Conserve Wildlife Blog

Posts Tagged ‘The Sandpaper’

CWF In The News: Conserve Wildlife Foundation Reports Turtle Garden Success

Friday, September 18th, 2020

by Ethan Gilardi

A rehabilitated adult female northern diamondback terrapin that was released in late 2009 after being injured by a motor vehicle along Great Bay Blvd. © Ben Wurst

Northern Diamondback Terrapins (Malaclemys terrapin terrapin) are a native species of New Jersey turtle, inhabiting the brackish waters of the state’s coastal salt marshes and estuaries. The survival of the species depends on the ability of female turtles to access safe nesting habitat every summer, a struggle for the species these days with roadways disconnecting large swaths of their habitat. To help give females a better chance of successfully reproducing, CWF partnered with New Jersey Division of Fish & Wildlife last year to create a half-acre “turtle garden” at a former marina within the Great Bay Wildlife Management Area.

CWF Habitat Manager Ben Wurst took Pat Johnson of TheSandpaper.net to the site recently to survey the success of this new turtle garden and walk through what it takes to save a species like the diamondback terrapin.

Check out the except below!


It’s diamondback terrapin hatching season in the newest turtle garden established by the Conserve Wildlife Foundation of New Jersey in the Great Bay Wildlife Management Area. Project Manager Ben Wurst has been monitoring the 50 or so nests that were created this spring to protect them from predators so the hatchlings could have a fighting chance of survival.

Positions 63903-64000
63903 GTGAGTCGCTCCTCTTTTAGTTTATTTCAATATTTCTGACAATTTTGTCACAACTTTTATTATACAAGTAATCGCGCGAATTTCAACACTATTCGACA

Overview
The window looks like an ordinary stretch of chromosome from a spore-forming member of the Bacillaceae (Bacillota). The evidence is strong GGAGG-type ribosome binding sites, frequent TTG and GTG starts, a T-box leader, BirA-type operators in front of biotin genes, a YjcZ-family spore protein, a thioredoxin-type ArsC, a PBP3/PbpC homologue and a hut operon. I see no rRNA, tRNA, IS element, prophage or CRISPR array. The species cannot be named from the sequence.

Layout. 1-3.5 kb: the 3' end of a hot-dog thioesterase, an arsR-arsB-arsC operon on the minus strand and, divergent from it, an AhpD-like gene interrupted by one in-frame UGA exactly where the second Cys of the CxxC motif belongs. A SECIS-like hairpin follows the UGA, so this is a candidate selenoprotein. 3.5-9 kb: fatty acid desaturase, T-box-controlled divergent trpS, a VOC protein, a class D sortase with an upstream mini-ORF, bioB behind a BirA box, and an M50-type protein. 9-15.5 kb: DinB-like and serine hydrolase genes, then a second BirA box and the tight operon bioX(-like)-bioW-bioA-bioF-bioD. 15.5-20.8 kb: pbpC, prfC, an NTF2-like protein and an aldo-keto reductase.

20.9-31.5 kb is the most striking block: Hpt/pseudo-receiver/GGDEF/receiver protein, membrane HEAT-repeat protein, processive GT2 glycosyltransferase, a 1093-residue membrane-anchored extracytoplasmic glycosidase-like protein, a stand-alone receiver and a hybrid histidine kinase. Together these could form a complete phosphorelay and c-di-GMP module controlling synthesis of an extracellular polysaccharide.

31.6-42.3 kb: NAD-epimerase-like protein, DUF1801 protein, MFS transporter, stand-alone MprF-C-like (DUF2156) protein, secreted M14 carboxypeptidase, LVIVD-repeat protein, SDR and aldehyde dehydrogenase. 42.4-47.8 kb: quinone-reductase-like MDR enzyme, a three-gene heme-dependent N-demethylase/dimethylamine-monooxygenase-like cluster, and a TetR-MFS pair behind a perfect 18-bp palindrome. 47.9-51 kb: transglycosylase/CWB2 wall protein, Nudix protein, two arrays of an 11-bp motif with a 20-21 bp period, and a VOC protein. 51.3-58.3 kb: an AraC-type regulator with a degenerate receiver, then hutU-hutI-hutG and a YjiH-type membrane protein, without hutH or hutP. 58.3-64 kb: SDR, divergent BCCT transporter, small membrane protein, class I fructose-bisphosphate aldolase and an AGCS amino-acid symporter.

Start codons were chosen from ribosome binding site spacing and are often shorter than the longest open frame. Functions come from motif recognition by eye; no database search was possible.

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New Terrapin Garden Grows in Little Egg Harbor

Monday, July 20th, 2020

By Pat Johnson

Two year old terrapin. we found on the road shoulder.

CWF Habitat Manager Ben Wurst is known first and foremost for his work with New Jersey’s resident Osprey population. The job of a habitat manager doesn’t stop with ospreys, however. Ben’s work creating gardens for Diamondback Terrapins to safely nest in was recently the spotlight of an article by Pat Johnson of The Sand Paper.

Check out the excerpt below and read more on TheSandPaper.net!


Like tiny air raid shelters, protective cages sheltering the terrapin nests along Great Bay Boulevard in Little Egg Harbor keep them safe from predators, among them crows and gulls from the air and foxes and raccoons on the ground. The Great Bay Boulevard Terrapin Habitat Project site, commonly called the terrapin garden by its founder, Ben Wurst, habitat project manager for the Conservation Foundation of New Jersey, already has at least 50 nests on its sandy beach next to the salt marsh.

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Osprey 78/D: A Second Chance

Thursday, August 31st, 2017
“Chump” is rescued, rehabbed, and released

by Ben Wurst, Habitat Program Manager

Chump, what are you doing down there? Photo by Northside Jim.

On Sunday, July 30th I woke and checked my email early that morning. I had an urgent message from Deb Traster, who lives adjacent to the Long Beach Island Foundation of the Arts & Sciences (LBIF). She said that something was not right with one of the young ospreys that fledged from a nearby nesting platform where I banded three nestlings with red bands on July 5. One was on the ground and could not take off. Fearing the worst (entanglement), she checked it out and sought help. After getting in touch with me, I reached out to my buddy, Northside Jim to see if he could get there that morning. (more…)